Of course, panel interviews prove invaluable in these situations. Team members can collectively assess applicants, gaining a more comprehensive understanding of their skills and potential. But this approach, yet again, increases recruiters’ reliance on other parties.
Moreover, consistently engaging in-house teams for hiring is not always feasible, especially during bulk-hiring initiatives. Involving senior employees and team leaders in hiring processes for a prolonged duration can hinder operational efficiency.
Thus, empowering recruiters to be more self-reliant is essential.
The remote hiring landscape
It’s not hyperbolic to claim that the global pandemic accelerated the world’s digitalization by several years. Ecommerce, events, hiring, workplace collaboration, marketing, and many other avenues become digital-first.
Naturally, hiring too went virtual. Remote hiring offers several key advantages, including reduced costs, and the potential for quicker hiring and improved candidate experiences. However, virtual hiring and assessment heavily rely on technology, yet another curveball that recruiters must overcome.
Evaluation processes invite challenges of their own, too. How can recruiters conduct assessments and ensure fair play? We’ve seen many software solutions rise to the occasion, albeit many have a learning curve. Moreover, recruiters may have to leverage multiple solutions to achieve singular hiring goals.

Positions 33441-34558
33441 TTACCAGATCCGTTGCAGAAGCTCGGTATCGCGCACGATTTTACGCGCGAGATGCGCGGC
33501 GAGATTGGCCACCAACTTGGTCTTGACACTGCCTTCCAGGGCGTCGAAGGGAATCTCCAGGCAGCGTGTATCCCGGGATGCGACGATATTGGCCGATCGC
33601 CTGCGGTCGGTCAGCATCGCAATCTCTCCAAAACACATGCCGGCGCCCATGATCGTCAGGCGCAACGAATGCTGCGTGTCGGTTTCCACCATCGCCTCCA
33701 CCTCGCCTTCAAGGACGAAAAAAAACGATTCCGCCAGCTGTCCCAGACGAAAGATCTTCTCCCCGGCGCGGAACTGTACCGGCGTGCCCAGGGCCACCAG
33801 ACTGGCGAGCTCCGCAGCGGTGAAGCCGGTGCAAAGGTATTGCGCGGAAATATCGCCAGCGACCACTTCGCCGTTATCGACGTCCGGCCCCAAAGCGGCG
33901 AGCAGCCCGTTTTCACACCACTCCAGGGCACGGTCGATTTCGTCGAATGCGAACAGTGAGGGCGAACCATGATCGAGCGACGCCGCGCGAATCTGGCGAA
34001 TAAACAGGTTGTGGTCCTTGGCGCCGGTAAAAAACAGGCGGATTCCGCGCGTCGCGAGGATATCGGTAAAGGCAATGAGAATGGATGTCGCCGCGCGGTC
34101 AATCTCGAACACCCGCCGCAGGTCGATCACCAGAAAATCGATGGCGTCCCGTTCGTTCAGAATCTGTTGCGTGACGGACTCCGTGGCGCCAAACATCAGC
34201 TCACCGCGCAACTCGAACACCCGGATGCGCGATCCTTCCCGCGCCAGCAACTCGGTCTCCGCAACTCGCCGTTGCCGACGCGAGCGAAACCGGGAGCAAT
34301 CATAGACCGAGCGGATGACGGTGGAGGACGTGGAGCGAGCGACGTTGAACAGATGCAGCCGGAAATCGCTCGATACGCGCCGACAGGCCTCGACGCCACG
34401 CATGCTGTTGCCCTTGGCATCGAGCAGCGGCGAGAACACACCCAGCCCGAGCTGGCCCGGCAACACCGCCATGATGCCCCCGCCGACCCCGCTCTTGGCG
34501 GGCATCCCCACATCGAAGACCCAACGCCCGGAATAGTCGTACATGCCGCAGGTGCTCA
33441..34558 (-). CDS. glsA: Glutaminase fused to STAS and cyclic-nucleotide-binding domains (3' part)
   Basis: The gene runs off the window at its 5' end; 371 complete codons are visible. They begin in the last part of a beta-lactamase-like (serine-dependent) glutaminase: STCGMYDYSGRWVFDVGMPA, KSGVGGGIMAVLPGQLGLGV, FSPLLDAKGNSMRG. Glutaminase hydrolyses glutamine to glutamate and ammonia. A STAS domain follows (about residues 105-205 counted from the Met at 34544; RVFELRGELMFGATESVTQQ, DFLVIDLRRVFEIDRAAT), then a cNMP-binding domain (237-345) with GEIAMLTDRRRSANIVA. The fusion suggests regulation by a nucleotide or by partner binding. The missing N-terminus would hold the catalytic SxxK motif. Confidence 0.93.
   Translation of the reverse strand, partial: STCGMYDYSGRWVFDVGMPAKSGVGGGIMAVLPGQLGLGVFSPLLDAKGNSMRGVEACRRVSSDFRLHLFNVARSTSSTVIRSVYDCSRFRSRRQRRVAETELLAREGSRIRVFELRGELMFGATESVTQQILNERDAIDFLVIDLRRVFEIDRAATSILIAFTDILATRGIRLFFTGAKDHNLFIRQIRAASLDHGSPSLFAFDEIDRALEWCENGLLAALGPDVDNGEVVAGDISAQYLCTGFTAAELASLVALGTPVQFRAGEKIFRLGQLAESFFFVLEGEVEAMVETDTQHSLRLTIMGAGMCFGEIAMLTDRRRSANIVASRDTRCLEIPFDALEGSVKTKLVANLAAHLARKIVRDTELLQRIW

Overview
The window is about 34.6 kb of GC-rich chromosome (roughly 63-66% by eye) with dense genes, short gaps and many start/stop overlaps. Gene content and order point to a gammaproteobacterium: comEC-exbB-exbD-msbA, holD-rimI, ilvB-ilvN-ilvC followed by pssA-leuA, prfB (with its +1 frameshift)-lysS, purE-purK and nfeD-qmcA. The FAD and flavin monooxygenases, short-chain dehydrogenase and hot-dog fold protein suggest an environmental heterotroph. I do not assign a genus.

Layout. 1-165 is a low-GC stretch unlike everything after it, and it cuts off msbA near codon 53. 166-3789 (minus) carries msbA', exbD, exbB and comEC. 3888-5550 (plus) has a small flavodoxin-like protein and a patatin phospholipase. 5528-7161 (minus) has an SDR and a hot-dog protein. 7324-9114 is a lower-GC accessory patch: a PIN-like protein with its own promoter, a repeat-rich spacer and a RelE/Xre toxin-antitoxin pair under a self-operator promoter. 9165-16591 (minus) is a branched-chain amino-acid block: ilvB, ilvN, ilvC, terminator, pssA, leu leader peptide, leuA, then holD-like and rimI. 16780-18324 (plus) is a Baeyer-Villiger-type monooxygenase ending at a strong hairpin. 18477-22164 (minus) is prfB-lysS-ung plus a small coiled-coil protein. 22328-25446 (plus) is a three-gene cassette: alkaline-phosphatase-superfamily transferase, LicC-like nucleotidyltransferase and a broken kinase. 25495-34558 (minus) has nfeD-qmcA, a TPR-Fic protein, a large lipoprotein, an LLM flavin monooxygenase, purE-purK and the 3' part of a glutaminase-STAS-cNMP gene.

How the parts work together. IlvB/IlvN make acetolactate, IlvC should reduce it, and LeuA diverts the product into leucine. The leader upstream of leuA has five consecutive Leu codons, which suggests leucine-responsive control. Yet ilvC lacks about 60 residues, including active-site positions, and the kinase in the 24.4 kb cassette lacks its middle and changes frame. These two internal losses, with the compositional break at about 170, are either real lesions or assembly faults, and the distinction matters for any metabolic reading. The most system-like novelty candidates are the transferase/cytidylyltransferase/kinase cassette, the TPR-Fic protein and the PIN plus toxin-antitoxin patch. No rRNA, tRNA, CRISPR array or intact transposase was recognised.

The way forward: reducing external reliance
Helping recruiters become truly self-reliant requires changes and implementations at an organizational level. The hiring process cannot be viewed in isolation, as its success relies on an amalgamation of efforts, including employer branding, marketing, and efficient execution.
Thus, true self-reliance requires commitment from senior executives. Talent sourcing can be improved by:
Improving employer branding
Improvements in employer branding require commitments from both leadership and content teams. Internship and mentorship programs, for example, require executive commitment to launch. However, such programs pave the way to strengthen employer branding, reach new talent sources, and nurture existing talent pools.